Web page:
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Before I start writing huge swathes of code that don't work I thought I'd ask this question.

event.preventDefault() only cancels the default action of the click event doesn't it?

Theoretically I should be able to bind mutiple click event handlers in jQuery to a given target to perform different actions like Ajax posts and Google tracking.

Am I wrong?

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like??? perhaps the answer is yes!!! –  Santosh Linkha Apr 11 '11 at 11:44
    
It cancels the default action of the event the event handler is execute for. –  Felix Kling Apr 11 '11 at 11:47
    
@diEcho: stop is Prototype, not jQuery (in jQuery, stop relates to animations, not events). And end relates to matched set filtering, not events. –  T.J. Crowder Apr 11 '11 at 11:51
    
@TJ thanks for the knowledge –  diEcho Apr 11 '11 at 11:53
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1 Answer 1

up vote 15 down vote accepted

event.preventDefault() only cancels the default action of the click event doesn't it?

It cancels the browser's default action of the event (not just the click event) (W3C docs, jQuery docs). So for instance, in the form submit event, it prevents the form being submitted by the browser. It doesn't stop anything you're doing in code, and it doesn't stop bubbling; that's what stopPropagation is for (W3C docs, jQuery docs).

So say you have a link in a div, and you have the click event hooked on both the link and the div. If the link's event handler calls preventDefault, the browser won't do its default action (following the link), but the event continues to bubble up the DOM to the link's parent element, the div, and so you'll see the event on your click handler there, too. Any actions you're taking in code in either handler will be unaffected by your calling preventDefault.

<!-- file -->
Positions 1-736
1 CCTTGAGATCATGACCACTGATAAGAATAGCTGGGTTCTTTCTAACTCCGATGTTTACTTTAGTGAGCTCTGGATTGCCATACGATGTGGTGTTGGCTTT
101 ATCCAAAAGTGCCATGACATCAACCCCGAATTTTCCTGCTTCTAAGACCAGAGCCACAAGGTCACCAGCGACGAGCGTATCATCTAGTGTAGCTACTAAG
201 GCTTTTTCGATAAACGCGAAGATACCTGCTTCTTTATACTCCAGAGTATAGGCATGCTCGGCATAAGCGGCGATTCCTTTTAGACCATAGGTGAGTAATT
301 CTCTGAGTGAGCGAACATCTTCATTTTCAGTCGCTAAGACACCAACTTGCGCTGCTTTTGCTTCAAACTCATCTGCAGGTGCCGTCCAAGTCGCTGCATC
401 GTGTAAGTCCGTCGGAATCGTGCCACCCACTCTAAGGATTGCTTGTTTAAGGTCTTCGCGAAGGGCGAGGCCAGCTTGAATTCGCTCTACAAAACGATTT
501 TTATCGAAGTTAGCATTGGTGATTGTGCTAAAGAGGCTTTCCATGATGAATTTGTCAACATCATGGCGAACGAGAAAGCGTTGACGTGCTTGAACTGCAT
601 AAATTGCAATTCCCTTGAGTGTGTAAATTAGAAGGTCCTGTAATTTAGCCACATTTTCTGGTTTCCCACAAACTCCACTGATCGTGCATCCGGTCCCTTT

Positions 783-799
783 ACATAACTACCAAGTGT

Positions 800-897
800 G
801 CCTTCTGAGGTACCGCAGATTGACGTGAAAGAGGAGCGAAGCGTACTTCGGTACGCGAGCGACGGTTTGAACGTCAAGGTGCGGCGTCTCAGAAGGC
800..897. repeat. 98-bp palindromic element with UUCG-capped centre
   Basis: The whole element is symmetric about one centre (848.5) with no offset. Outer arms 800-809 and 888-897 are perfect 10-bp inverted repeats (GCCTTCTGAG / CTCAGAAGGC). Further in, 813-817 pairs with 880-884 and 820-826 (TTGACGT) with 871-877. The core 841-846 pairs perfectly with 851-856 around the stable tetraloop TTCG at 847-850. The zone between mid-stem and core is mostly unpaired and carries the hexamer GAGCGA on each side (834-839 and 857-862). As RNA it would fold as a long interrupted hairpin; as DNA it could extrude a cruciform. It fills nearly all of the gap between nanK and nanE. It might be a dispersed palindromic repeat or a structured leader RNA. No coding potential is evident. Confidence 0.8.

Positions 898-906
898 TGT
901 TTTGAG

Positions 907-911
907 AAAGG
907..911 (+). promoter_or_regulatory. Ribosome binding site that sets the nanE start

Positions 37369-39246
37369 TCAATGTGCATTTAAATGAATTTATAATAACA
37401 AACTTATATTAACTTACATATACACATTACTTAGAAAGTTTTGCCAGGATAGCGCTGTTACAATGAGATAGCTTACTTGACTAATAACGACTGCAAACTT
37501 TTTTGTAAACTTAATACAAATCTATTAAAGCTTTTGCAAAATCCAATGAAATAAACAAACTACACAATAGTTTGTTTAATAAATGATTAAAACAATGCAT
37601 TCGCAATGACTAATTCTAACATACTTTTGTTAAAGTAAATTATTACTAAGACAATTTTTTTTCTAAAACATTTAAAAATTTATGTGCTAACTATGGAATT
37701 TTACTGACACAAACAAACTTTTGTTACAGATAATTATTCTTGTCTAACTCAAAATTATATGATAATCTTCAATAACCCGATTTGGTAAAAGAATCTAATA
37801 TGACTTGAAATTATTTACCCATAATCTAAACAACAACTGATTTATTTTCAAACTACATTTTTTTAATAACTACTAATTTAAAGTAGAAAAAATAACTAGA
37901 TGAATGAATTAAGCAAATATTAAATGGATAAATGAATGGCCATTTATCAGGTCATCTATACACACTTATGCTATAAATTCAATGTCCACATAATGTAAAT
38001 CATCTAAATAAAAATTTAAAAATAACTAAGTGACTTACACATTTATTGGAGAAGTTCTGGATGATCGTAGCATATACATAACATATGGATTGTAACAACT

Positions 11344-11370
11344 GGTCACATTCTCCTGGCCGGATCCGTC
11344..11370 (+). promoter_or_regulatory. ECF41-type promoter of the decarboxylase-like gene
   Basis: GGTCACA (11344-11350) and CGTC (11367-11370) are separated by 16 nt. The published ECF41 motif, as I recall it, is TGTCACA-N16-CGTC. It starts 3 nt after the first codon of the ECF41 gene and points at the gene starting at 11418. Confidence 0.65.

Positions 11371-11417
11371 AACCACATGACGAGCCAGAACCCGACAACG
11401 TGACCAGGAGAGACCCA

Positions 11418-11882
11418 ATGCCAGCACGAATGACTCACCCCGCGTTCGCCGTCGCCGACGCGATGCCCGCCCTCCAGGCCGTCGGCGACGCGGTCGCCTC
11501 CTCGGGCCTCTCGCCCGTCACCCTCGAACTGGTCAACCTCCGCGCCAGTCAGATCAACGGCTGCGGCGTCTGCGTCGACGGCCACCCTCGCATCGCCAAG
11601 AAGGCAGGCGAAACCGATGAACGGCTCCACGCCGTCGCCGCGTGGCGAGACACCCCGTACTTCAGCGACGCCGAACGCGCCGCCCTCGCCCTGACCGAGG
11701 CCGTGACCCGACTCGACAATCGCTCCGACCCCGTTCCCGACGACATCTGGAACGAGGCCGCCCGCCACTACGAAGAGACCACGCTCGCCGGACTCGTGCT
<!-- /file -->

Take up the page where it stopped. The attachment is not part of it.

In your comment below, you ask about multiple handlers on the same element. Neither preventDefault nor stopPropagation affects those, they'll still get fired...unless you use stopImmediatePropagation, which tells jQuery to stop the event dead in its tracks (but doesn't prevent the browser's default action).

I should probably round this out by saying that if you return false from your event handler, that tells jQuery to prevent the default and stop bubbling. It's just like calling preventDefault and stopPropagation. It's a handy shortcut form for when your event handler is taking full control of the event.

So, given this HTML:

<div id='foo'><a href='http://stackoverflow.com'>Q&amp;A</a></div>

Example 1:

// Here we're preventing the default but not stopping bubbling,
// and so the browser won't follow the link, but the div will
// see the event and the alert will fire.
$("#foo").click(function() {
    alert("foo clicked");
});
$("#foo a").click(function(event) {
    event.preventDefault();
});

Example 2:

// Here we're stopping propagation and not preventing the default;
// the browser will follow the link and the div will not be given
// a chance to process the event (no alert, and more to the point,
// code in the div's handler can't prevent the default)
$("#foo").click(function() {
    alert("foo clicked");
});
$("#foo a").click(function(event) {
    event.stopPropagation();
});

Example 3 (you'll only rarely see this):

// Here we're doing both, and so the browser doesn't follow the
// link and the div doesn't see the event (no alert).
$("#foo").click(function() {
    alert("foo clicked");
});
$("#foo a").click(function(event) {
    event.preventDefault();
    event.stopPropagation();
});

Example 4:

// Shorter version of Example 3, exactly the same effect
$("#foo").click(function() {
    alert("foo clicked");
});
$("#foo a").click(function() {
    return false;
});
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J: Sorry Yeah I meant all event's not just click. I've not woken up yet today.... So just to clarify. I could have a click event bound to a link to perform a vote or suchlike but separately I could have another click event bound to that link to do tracking without either interfering with each other? –  James South Apr 11 '11 at 12:01
    
@James: That's right, other event handlers are not affected, just the browser's default action. Example There is a way to tell jQuery to stop an event dead in its tracks: stopImmediatePropagation. If you used that, your handlers would interfere with each other: Example –  T.J. Crowder Apr 11 '11 at 12:05
    
J: Wow... That's a hell of an answer! Very much appreciated. –  James South Apr 11 '11 at 12:06
    
@James: :-) No worries, glad that helped. –  T.J. Crowder Apr 11 '11 at 12:08
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